Journal of Biblical and Pneumatological Research VOLUME FOUR FALL 2012 The Journal of Biblical and Pneumatological Research (JBPR) is a new international peer-reviewed academic serial dedicated to narratively and rhetorically minded exegesis of biblical and related texts. Potential topics include theological and pneumatological interpretation, the role of spiritual experience with authorial, canonical, and contemporary contexts, and the contextual activity of Ruach Yahweh, Ruach Elohim, and various identiþcations of the Holy Spirit. JBPR hopes to stimulate new thematic and narrative-critical exploration and discovery in both traditional and under-explored areas of research. CONTENTS Editor's Overview of Volume 4 MARKUS LOSKER--Seeing the Unseeable - Speaking the Unspeakable: From a Kenosis of Exegesis toward a Spiritual Biblical Theology ANDREAS HOECK, S.S.D.--The Johannine Paraclete - Herald of the Eschaton RIKU P. TUPPURAINEN--The Contribution of Socio-Rhetorical Criticism to Spirit-Sensitive Hermeneutics: A Contextual Example - Luke 11:13 LYLE STORY--One Banquet with Many Courses (Luke 14:1-24) PIETER DE VRIES--Ezekiel: Prophet of the Name and Glory of YHWH - The Character of His Book and Several of Its Main Themes MARK SAUCY--How Does the Holy Spirit Change Us? - A Review Essay Review of Elim Hiu, Regulations Concerning Tongues and Prophecy in 1 Corinthians 14.26-40: Relevance beyond the Corinthian Church (M. Fred Haltom) Review of Joseph Peter Becker, Paul's Use of Xa/rij in 2 Corinthians 8-9: An Ontology of Grace (Rebecca Skaggs and Thomas Doyle) Review of Manfred Baumert, Natÿrlich - ÿbernatÿrlich: Charismen entdecken und weiterentwickeln [Natural - Supernatural: Discovering and Developing Spiritual Gifts] (Wolfgang Vondey) Review of Norbert Baumert, Sorgen des Seelsorgers: †bersetzung und Auslegung des ersten Korintherbriefes [Worries of Pastors: Translation and Interpretation of First Corinthians] (Manfred Baumert and Paul Elbert) Review of Gonzalo Haya-Prats, Empowered Believers: The Holy Spirit in the Book of Acts (Martin Mittelstaadt, Lyle Story, and James Shelton)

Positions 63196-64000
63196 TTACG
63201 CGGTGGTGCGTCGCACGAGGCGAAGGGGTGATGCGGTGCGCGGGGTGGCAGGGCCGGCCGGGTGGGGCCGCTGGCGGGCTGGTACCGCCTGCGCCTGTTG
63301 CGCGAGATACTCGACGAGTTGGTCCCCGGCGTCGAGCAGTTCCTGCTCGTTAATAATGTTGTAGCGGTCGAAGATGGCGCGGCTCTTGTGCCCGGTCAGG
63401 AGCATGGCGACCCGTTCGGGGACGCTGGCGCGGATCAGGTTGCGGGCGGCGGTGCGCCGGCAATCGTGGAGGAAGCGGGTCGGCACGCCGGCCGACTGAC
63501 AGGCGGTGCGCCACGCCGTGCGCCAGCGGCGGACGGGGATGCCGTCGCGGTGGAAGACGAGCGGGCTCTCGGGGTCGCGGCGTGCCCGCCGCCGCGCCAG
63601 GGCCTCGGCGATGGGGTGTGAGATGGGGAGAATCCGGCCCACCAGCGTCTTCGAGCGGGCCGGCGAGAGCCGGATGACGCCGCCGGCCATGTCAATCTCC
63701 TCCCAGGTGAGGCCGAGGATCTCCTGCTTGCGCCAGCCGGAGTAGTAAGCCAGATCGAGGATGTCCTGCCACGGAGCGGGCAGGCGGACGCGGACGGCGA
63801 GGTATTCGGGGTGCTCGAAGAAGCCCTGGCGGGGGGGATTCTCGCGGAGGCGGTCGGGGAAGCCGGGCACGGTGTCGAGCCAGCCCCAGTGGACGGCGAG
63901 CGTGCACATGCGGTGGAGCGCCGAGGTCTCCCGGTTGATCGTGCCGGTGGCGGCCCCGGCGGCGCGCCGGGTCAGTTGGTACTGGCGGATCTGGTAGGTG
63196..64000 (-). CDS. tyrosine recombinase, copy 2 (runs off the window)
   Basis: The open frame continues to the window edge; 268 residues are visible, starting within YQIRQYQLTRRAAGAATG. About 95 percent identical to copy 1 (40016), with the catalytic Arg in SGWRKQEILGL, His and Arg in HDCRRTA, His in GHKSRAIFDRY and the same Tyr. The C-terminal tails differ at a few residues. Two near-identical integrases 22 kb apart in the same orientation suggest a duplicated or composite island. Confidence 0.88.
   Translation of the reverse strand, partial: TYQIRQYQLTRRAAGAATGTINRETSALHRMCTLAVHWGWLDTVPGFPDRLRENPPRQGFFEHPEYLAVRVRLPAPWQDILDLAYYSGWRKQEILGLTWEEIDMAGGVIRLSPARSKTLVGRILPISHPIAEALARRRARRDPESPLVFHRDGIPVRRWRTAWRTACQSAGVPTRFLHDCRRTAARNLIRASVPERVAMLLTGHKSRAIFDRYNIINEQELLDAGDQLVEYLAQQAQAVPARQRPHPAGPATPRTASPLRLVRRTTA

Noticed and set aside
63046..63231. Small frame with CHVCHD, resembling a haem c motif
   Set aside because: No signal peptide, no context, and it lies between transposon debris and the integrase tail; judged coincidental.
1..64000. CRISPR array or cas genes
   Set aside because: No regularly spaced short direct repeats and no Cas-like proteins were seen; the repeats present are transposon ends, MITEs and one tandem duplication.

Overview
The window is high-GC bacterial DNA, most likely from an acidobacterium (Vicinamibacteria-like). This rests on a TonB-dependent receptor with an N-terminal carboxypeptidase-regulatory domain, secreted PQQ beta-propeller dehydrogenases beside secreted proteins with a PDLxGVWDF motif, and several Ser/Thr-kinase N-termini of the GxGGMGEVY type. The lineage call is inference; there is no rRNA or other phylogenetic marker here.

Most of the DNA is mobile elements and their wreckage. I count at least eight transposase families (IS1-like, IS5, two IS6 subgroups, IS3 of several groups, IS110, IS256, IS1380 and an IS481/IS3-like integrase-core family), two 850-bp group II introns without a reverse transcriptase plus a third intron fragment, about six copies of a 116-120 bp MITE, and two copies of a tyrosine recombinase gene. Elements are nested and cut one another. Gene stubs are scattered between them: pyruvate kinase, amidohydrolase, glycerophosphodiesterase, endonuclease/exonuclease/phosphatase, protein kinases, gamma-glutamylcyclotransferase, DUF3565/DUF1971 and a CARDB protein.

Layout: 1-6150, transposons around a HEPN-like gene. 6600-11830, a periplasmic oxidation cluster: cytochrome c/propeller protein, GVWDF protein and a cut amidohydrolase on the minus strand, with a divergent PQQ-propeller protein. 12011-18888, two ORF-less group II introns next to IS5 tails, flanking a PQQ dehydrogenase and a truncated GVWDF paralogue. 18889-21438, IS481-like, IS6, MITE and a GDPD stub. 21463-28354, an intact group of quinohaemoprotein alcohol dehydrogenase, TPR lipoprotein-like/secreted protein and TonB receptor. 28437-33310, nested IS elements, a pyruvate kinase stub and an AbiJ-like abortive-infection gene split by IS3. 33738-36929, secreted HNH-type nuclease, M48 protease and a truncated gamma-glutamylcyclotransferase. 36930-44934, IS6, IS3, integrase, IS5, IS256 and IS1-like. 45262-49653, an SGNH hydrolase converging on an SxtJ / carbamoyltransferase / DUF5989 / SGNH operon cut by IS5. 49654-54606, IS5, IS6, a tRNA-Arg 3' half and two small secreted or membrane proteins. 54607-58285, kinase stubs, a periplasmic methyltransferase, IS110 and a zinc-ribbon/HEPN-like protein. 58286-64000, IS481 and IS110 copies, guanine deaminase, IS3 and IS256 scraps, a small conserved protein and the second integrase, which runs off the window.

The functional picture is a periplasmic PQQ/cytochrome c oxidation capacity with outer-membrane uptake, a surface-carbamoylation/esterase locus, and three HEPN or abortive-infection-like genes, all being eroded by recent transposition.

Friebel, Kelvin G. Jeremiah's and Ezekiel's Sign-Acts: Their Meaning and Function As Nonverbal Communication and Rhetoric. Ph.D. diss. Madison: Univ.
of Wisconsin, 1989. Galambush, Julie. Jerusalem in the Book of Ezekiel: The City
Author: Iain M. Duguid
Most Bible commentaries take us on a one-way trip from our world to the world of the Bible. But they leave us there, assuming we can somehow make the return journey on our own. In other words, they focus on the original meaning of the passage but don’t discuss its contemporary application. The information they offer is valuable -- but the job is only half done! The NIV Application Commentary Series helps us with both halves of the interpretive task. This new and unique series shows readers how to bring an ancient message into a modern context. It explains not only what the Bible meant but also how it can speak powerfully today.